PS. @Kaldari: Since I happen to know that you're aware of Wikisource's existence, I've got to say making this proposal here without notifying the projects most affected by it is a bit of a crap move. Thank you to Donald Trung for taking the time to notify English Wikisource; and now we've got to go notify the remaining 70 language-specific Wikisources that will to various degrees be affected by this. --Xover (talk) 09:07, 8 October 2019 (UTC)
Concur with Xover. Worse than a crap move, pretty insulting.  — billinghurst sDrewth 09:59, 8 October 2019 (UTC)
@Xover: I would be very happy if I was wrong, but I can't find any version of DjVuLibre newer than 2015. There are some bundles with newer versions of DjView, but I don't see any newer versions of DjVuLibre. Where is this 2017 version you speak of? Kaldari (talk) 17:44, 8 October 2019 (UTC)
@Kaldari: I didn't do too much digging, so I won't venture into distinctions on what exactly constitutes a "new version" of what, but in one of the bug threads you linked above, from 2017, they referred to a then-new version and compared results with the 2015 version. I didn't check whether that was of the library or the viewer (or a bundle). In any case, the last commit to DjVuLibre's Git repo was on September 10, 2019. And I'll note that DjView 4.10 works just fine on my macOS 10.14.6; as do whatever the Homebrew version of the command line tools is (different box, can't check just now). --Xover (talk) 18:01, 8 October 2019 (UTC)
@Xover: I was trying to use DjView 4.9 which won't even launch in High Sierra (which is a 2 year old operating system). 4.9 is the most recent binary release but I guess I can try building 4.10 myself. Kaldari (talk) 18:54, 8 October 2019 (UTC)
@Kaldari: Try 3.5.27+4.10.6qt57c (released October 7, 2017). I'm pretty sure that's the version I'm running. --Xover (talk) 19:03, 8 October 2019 (UTC)
@Xover: It works! Thank you! I take it all back. DjVu is fine ;) Kaldari (talk) 19:30, 8 October 2019 (UTC)
  • Symbol oppose vote.svg Oppose Really premature proposal. Although generally I agree that DJVU is dead and libraries also switched to PDF, Wikimedia software for some reason prefers DJVUs which work better at Wikisources than PDFs. What is more, Wikimedia programmers are also not very accustomed to PDFs as well: when the last technical problem with PDFs appeared (in June 2018), it took many months before they were able to solve it (in February 1919) – if there were no DJVUs, Wikisources would be paralyzed. For these reasons I oppose the proposal until Wikimedia environment gets friendlier to PDFs. --Jan Kameníček (talk) 11:35, 8 October 2019 (UTC)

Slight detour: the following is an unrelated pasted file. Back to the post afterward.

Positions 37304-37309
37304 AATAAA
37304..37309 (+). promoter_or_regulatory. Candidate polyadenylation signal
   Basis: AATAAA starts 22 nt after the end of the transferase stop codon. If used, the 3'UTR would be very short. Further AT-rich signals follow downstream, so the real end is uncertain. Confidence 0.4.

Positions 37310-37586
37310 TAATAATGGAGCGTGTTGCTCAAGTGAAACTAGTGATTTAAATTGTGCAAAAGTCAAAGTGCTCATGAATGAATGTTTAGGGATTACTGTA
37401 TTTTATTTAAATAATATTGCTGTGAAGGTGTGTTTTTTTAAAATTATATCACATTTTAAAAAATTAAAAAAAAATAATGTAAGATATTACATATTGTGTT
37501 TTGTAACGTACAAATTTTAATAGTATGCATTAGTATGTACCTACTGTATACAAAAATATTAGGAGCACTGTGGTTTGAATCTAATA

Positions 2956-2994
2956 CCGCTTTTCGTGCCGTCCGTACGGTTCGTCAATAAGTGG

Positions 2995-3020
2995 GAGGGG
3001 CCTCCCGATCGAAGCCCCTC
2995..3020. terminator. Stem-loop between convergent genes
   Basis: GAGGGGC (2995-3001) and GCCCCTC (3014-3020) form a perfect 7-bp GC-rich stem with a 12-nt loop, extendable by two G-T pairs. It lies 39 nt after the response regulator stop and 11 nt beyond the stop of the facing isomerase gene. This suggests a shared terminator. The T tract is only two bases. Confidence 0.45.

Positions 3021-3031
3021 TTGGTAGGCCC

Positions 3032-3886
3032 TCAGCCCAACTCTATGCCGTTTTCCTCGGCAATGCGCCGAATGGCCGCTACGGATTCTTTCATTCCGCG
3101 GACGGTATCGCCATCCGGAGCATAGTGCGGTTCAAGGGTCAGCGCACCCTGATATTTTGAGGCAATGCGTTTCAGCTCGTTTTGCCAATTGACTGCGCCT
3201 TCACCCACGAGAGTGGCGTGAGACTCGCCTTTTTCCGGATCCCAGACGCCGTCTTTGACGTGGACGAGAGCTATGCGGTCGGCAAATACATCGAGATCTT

• Symbol oppose vote.svg Oppose As said above, there is a lot of technical work to be done before PDF can fully replace DJVU, especially on Wikisource. I'd be open to deprecating DJVU when PDF becomes a viable alternative, but that is still a long way off. -- Beleg Tâl (talk) 12:19, 8 October 2019 (UTC)
Symbol oppose vote.svg Oppose Spent an inordinate amount of time trying to work with PDF files from Internet Archive and they are terrible!!!
  1. Most if not all were donated by Google and the quality is very poor.
  2. Google removes photos. When they do include it it's impossible to clean and resize.
  3. As stated above, .Djvu is much cleaner to read and the images are superior. Please see my upload contributions.
  4. Please don't declare it dead, instead, fix the damned OCR from Phe.— Ineuw talk 21:14, 8 October 2019 (UTC)
  • Symbol oppose vote.svg Oppose Depreciate, maybe. An removal of an file format needs to be considered with the sister projects in mind. In this case wikisource uses djvu files extensively. Sure, Internet Archive does not make OCR DjVu files, but there are extensions for Tesseract, namely gscan and ocrdjvu who have both been updated in this year (2019) and through them Wikisource editors still can make OCR DjVu files. On wikisource the support for djvu for readers is irrelevant, because that is not the end result of the work at wikisource. Instead the books are shown with on-wiki with the option to make epub, pdf and mobi files through wsexport.--Snaevar (talk) 22:52, 8 October 2019 (UTC)